|Plextor M6M (MSRP)||$110||$180||$420|
|Plextor M5 Pro Xtreme||$200||$230||$452|
|ADATA Premier Pro SP920 (MSRPs)||$90||$160||-|
|ADATA XPG SX910||$110||$320||$600|
|Intel SSD 730||-||$230||$480|
|Intel SSD 530||$100||$220||-|
|OCZ Vector 150||$115||$190||$370|
|OCZ Vertex 460||$100||$266||$300|
|Samsung SSD 840 EVO||$90||$150||$280|
|Samsung SSD 840 Pro||$120||$208||$420|
|SanDisk Extreme II||$120||$215||$420|
|Seagate SSD 600||$105||$136||$380|The MSRPs seem very, very high for a mainstream drive. Plextor's MSRPs have been quite over the top in the past as well and I would expect pricing to drop to M5S levels, but even then the question is: are the M6S and M6M price competitive enough? The 250GB 840 EVO can be had for $50 less than the 256GB M5S, which is substantial considering that the EVO has better performance and support for hardware encryption. Crucial's M500/M550 are alternatives as well with affordable pricing and especially the M500 is unbeatable for value oriented buyers.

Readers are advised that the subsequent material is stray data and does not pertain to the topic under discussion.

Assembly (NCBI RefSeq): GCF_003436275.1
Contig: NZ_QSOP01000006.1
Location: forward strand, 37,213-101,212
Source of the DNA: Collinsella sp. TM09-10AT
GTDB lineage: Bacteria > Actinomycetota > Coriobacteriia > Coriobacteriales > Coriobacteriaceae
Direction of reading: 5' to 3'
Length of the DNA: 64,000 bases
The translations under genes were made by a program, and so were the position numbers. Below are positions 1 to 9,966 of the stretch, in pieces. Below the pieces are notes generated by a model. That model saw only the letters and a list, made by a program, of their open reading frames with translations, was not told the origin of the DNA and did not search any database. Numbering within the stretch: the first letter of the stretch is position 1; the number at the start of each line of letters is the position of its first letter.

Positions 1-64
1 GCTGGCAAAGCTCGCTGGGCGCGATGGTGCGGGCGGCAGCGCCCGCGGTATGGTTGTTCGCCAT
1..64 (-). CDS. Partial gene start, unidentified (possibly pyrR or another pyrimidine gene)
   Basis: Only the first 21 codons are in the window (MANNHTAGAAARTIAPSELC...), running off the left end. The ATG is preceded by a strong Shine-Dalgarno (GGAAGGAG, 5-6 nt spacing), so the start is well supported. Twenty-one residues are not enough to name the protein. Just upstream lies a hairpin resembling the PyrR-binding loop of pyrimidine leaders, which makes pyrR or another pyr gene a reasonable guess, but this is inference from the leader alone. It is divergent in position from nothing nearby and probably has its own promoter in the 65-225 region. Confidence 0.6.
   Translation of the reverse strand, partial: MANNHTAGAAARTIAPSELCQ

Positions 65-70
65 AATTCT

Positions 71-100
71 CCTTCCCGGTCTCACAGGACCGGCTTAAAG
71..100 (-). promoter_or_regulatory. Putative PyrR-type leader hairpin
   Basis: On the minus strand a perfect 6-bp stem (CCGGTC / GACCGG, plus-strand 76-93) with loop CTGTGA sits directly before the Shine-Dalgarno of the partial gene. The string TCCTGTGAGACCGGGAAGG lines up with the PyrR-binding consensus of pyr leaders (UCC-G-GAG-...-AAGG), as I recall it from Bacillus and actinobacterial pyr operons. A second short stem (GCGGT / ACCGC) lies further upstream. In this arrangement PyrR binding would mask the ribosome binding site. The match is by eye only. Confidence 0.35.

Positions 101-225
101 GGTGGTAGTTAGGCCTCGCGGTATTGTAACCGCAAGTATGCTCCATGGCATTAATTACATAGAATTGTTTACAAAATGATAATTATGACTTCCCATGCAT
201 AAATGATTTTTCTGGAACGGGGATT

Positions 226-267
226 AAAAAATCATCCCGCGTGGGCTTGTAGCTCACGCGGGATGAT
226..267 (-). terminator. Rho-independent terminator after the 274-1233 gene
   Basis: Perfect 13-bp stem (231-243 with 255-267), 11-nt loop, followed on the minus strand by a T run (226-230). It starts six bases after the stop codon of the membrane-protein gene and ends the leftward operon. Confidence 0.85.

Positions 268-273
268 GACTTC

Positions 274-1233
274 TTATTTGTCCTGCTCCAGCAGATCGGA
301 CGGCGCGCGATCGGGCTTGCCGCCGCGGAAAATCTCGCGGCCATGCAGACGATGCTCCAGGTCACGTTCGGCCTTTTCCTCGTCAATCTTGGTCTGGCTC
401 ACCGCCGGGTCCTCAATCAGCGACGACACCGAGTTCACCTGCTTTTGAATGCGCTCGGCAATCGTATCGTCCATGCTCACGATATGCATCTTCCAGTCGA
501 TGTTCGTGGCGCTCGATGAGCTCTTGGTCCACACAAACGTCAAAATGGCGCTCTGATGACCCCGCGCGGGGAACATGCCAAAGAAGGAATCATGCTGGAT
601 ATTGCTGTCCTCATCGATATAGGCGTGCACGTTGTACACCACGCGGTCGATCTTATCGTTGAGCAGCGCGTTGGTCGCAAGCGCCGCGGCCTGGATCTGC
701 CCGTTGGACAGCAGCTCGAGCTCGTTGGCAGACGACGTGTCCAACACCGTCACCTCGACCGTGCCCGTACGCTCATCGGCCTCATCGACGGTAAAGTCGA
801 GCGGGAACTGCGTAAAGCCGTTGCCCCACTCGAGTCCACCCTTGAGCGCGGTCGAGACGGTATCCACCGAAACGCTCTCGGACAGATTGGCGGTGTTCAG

Update 4/17: Plextor just sent us updated MSRP pricing, which I've listed in the table above. The changes are rather significant as for example the 512GB M6S drops from $500 to $400, making the pricing much more sensible. The M6S is now close to the M550 and 840 EVO in terms of pricing, although if I had to choose, I'd still go with the M550 or 840 EVO due to better performance and feature set.
All in all, I think it's currently very hard for the tier-two OEMs (i.e. ones without a NAND fab) to compete in the mainstream SSD market. Crucial and Samsung are dominating the market with very aggressive pricing and competitive feature sets. That said, the M6S/M6M can be a decent buy if the prices drop enough, but I find that unlikely to occur due to Crucial's and Samsung's NAND advantage. With better performance and an improved feature set the M6S and M6M could be more competitive, but as it stands there are better options in the market, namely the 840 EVO and M500/M550.